Saturday, September 23, 2023

Somewhere in Normandy

Can you guess where? Answer tomorrow.

Nice brickwork!

Friday, September 22, 2023

A capital idea

This ornately carved capital is part of the Château de Troussay. In architectural speak, a capital is the uppermost part of a column. Although, in this case, this may not even be a column. It could be what's called an "engaged" column. That is, a structural column embedded in the wall behind it. But most likely it's what's called a pilaster, a decorative element in a wall that's meant to resemble an engaged column.

One of two carved capitals flanking the château's main entrance. Troussay, July 2006.

Enough pedantry for one day! Today is a transition day. The cool, wet weather system is moving off and temperatures are expected to rise through the weekend. I've got some more grass cutting in my future, if it stays dry.

Thursday, September 21, 2023

The other side, with color

This is the courtyard side of the Château de Troussay. The two façades of the building actually have names. Yesterday's post featured the façade "Louis XII." Today's features the façade "François I." The names refer to the architectural styles of the two façades.

The François I façade, influenced by the Château de Chambord. Troussay, July 2006.

Rain is moving in this morning. Conveniently (not), it should be raining quite heavily as the sun comes up, right when I usually go out with Tasha. It will be a short walk this morning. It's supposed to rain most of the day, and this morning's normally low temperature is predicted to be the high for the day. Fall begins this weekend, and it looks like it's getting an early start.

Wednesday, September 20, 2023

Château de Troussay

Not far from Cheverny and its famous château is a much less famous Loire Valley castle: Troussay. Construction started on the building in the mid-fifteenth century, but the building's current form dates from the Renaissance, with another significant addition in the eighteenth century.

Le château de Troussay in black and white. July 2006.

The castle is privately owned and lived-in, but visitors are allowed, for a modest fee, in some of the ground-floor rooms and in the adjacent garden and park. It's worth a stop if you're in the area and a nice change from the grander, more crowded châteaux.

Tuesday, September 19, 2023

Let the sun shine in

Here we are back at the church in Cunault. I'm out of new photos. Monday brought a mid-day thunderstorm, so the weather has been a little damp. It's not really cold, and it's not hot, either. It feels like fall.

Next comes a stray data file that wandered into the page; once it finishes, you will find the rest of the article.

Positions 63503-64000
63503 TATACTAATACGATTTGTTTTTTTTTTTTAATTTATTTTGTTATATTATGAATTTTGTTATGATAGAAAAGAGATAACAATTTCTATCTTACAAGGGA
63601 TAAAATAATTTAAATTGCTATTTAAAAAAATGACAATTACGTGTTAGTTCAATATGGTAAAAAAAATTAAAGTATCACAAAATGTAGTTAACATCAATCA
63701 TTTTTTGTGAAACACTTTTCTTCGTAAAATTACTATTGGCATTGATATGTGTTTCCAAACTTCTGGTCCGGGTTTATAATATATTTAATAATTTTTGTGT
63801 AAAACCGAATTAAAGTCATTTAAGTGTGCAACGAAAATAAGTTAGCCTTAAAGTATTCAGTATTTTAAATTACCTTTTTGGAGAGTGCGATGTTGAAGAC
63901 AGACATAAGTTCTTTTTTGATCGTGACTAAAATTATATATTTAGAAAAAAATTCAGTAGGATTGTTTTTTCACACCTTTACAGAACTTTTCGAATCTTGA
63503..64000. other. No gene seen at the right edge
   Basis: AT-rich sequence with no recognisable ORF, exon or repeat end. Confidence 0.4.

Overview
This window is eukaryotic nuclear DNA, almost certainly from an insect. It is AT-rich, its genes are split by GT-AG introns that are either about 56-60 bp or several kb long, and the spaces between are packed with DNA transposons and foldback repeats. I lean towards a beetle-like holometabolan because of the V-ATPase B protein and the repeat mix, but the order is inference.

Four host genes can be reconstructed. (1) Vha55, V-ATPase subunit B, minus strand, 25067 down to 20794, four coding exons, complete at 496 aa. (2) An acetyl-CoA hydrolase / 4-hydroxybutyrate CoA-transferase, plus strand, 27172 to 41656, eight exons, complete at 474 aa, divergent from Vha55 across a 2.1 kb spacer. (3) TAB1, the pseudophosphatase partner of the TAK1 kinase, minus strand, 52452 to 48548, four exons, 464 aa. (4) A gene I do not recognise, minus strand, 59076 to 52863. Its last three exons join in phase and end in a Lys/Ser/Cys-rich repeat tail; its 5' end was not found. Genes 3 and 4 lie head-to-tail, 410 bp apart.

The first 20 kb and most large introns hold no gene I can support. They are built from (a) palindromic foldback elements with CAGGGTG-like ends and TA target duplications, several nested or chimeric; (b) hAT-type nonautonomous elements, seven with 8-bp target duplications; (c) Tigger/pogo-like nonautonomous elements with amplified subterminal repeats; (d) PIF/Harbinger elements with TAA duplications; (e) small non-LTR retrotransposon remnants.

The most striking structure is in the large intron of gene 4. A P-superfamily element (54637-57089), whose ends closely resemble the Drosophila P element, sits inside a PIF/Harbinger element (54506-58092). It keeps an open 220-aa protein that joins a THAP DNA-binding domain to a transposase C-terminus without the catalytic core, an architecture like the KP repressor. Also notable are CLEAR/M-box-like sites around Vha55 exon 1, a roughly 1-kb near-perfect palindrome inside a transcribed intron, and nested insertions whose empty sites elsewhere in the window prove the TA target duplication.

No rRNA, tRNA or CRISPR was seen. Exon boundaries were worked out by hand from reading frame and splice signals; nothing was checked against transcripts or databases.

I think I may have posted a similar image recently. My apologies. Cunault, July 2006.

This week is a medical week. I have an appointment for the biennial blood work on Wednesday, then an appointment on Friday with the doctor for my semi-annual prescription renewal. All routine stuff. I hope.

Monday, September 18, 2023

Château du Rivau

This is one of those places that I've seen from the outside many times, but have never visited. It's a "one of these days" things. Rivau's construction began in the thirteenth century with major elements in both the medieval and renaissance styles. It sits amid fields of grain not far from the city of Chinon.

Le château du Rivau, July 2006.

One of the reasons we haven't yet visited the castle is that it suffered a fire in 2010. It has since been restored. From the photos I've seen, the interiors are beautiful as are the gardens. Rivau is about an hour and a half drive away from Saint-Aignan, another reason we haven't been inside..

Sunday, September 17, 2023

Log blog

We got the firewood stacking all done yesterday morning. Phew! There are two stacks: the big one under the deck on the north side of the house and a smaller pile under under the deck on the east side.

The big pile on the north side. That's Tasha up on the deck, supervising.

The firewood guy is someone new to us, recommended by some friends who live not far away. The logs seem like they're split smaller than those from prior years. That's good for two reasons: 1, they aren't as heavy to lug around, and b, I won't have to split as many with the axe when it's time to burn.

The big pile is two log lengths deep, plus a little more.

After the stacking was done, I had a big pile of bits and pieces to clean up. They're now in a bin in the garage and they'll get used for kindling through the season. I also have three old garbage cans filled with kindling from the birch trees along with another large pile stacked out by the north end of the hedge. I think we're ready for another wood stove season. But we're not in a rush.

The small pile on the east side, and (at right) all that's left of the pile where it was dumped.

Saturday, September 16, 2023

Harvest time

The 2023 grape harvest continues all around us, whether it's teams of workers manually picking grapes or giant harvesting machines each with a single operator. Yesterday, a mechanical harvester worked the vineyard parcel just outside our back gate. When it was done, the driver emptied the machine's bins into a waiting truck for transport to the winery. Then the harvester moved on to another parcel.

Soon the first partially fermented juice will be available. It's called "bernache" in our region.

Also yesterday, I made some good progress stacking firewood. Now I'm in a race with the weather. Rain is predicted for Sunday. I don't think I'll be done before then, but it doesn't matter. I'll just cover the unstacked logs with a tarp and wait for a dry day to finish up.

Friday, September 15, 2023